• Shanghai Expat Associatio

What's brewing in Shanghai?

By Rebekah Kebede


When Josh Cerreta moved to Shanghai three years ago, one of the things he missed the most about home was beer. And he was homesick for one beer in particular—the Christmas Ale made in his hometown of Cleveland, Ohio, by the Great Lakes Brewing Company.


“When we first moved here the beer scene hadn’t really taken off yet,” Cerreta said. Although there were some craft beers, there was nothing like the Christmas Ale, a seasonal beer with honey, cinnamon, and ginger that Great Lakes says, “pairs well with ugly Christmas sweaters.” So Cerreta went about trying to recreate the spicy brew.


It’s a common story in Shanghai’s expat home brew scene --it starts with wanting a taste of home. In the last decade or so, as interest in craft beers has gradually increased, microbreweries like Boxing Cat and Great Leap Brewing have opened shop. A parallel interest in home brewing also started gaining steam.



Raph Vetri, a chef who runs the “Shanghai Homebrewing” WeChat group, also got started home brewing to recreate European-style brews that he missed from home. “In Belgium, nobody home brews. You just go to the pub and buy a delicious and cheap brew,” said Vetri, who has home brewed for five of the 10 years he’s lived here.


SHANGHAI’S HOME BREW “GODFATHER”

Like many home brewers in Shanghai, Vetri got his start in brewing at a class with Mike Sherretz. A retired chemical engineer who has been living in China for over 22 years, Sherretz opened China’s first home brew supply store over 10 years ago.


“Mike is sort of the Godfather of Shanghai home brewing,” said Pedro Fernandes, the brew master at Liquid Laundry who has collaborated with Sherretz over the years. Sherretz, like many of his customers, is a home brewer. He started home brewing in the United States after Jimmy Carter legalized the process in the 1970s. After moving to China he kept brewing but was frustrated by the lack of supplies.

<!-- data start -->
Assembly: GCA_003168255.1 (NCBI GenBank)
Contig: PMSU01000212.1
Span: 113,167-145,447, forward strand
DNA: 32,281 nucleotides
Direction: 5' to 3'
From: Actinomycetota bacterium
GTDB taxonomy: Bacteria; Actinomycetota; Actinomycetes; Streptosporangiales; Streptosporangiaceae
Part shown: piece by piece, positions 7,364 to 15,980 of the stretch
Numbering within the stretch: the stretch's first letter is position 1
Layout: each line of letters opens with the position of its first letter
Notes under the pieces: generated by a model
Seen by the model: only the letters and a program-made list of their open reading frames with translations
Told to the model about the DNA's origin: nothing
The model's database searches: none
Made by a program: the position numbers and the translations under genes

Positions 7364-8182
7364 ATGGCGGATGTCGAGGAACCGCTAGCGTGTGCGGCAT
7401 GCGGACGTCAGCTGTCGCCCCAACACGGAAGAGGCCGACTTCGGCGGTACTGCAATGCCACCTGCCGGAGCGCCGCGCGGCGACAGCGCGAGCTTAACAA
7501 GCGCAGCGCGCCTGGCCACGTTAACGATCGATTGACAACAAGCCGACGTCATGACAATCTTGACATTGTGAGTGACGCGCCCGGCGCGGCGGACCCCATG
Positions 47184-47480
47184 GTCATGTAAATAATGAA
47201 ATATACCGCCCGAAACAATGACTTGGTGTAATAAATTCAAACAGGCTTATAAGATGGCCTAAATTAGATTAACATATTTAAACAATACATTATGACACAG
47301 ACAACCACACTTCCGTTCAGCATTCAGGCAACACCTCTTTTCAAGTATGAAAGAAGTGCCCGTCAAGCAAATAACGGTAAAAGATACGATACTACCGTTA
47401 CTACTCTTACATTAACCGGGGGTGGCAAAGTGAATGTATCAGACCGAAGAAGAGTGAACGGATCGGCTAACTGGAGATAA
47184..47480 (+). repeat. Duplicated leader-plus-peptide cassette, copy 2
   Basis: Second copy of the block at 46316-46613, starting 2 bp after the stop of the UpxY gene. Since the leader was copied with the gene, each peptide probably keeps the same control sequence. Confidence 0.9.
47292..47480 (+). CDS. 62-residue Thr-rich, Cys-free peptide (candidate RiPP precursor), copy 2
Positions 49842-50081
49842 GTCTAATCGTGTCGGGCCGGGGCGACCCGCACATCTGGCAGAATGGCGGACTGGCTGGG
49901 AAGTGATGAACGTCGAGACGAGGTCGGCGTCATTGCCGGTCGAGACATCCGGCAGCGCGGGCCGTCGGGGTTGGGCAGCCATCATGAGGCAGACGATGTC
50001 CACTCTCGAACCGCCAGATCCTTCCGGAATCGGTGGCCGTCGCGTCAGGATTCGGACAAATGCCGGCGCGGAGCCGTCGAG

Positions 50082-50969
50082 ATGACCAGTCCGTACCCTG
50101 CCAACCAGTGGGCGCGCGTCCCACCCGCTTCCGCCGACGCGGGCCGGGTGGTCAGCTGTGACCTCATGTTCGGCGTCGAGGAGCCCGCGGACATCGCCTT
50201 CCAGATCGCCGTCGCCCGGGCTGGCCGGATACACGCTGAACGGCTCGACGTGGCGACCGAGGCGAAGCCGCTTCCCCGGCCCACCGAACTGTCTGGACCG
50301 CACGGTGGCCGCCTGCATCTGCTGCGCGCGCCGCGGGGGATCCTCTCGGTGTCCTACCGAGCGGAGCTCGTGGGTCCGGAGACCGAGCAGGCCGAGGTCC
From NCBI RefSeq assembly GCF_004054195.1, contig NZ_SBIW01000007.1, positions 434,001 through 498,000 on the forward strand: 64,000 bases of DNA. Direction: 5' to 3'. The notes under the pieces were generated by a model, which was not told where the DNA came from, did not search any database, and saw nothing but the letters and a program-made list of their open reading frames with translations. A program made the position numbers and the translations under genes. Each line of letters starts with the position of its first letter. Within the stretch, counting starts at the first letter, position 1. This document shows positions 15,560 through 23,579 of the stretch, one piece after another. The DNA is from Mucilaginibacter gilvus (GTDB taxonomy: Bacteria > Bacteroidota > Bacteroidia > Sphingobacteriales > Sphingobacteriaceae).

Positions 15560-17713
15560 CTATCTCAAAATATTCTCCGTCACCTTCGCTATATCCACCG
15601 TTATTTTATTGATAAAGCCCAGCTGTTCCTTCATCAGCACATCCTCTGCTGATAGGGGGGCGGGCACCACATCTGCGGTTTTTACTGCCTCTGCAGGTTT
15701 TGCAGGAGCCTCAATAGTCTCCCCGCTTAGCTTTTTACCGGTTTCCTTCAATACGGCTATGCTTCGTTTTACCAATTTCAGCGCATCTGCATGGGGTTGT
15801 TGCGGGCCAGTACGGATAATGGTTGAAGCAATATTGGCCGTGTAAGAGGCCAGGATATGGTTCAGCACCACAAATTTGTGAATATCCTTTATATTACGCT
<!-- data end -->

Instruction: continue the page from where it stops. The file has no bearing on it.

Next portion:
“My wife got tired of listening to me complaining that I couldn’t get supplies and said, ‘Why don’t you do something about it?’” said Sherretz. And he did. My Homebrew Store now doubles as a training school of sorts for home brew hopefuls. He runs classes in which students brew their own beer and often go home with their own home brew kit.


“It’s like Alibaba’s cave. You go down there and it’s like, wow! It’s Christmas!” Vetri said. In addition to selling beer equipment and training brewers, Sherretz describes himself as a brewing “mentor.” Once you’ve taken a class, he is available to troubleshoot “24/7,” he said. He takes brewing crisis calls and helps solve Shanghai-specific brewing obstacles, from not having enough space (Sherretz says all you need is a little extra closet space where you can nest your supplies together), to not having a stove strong enough for the boiling stage.


CATCHING “THE VIRUS”

Sherretz generally recommends starting off with brewing a five-gallon batch of beer. He sells a RMB 1,500 starter kit that his beginner students often take home with them after class. That’s how Vetri started. Over the years, though, he has spent much more as he’s slowly expanded his home brew set-up.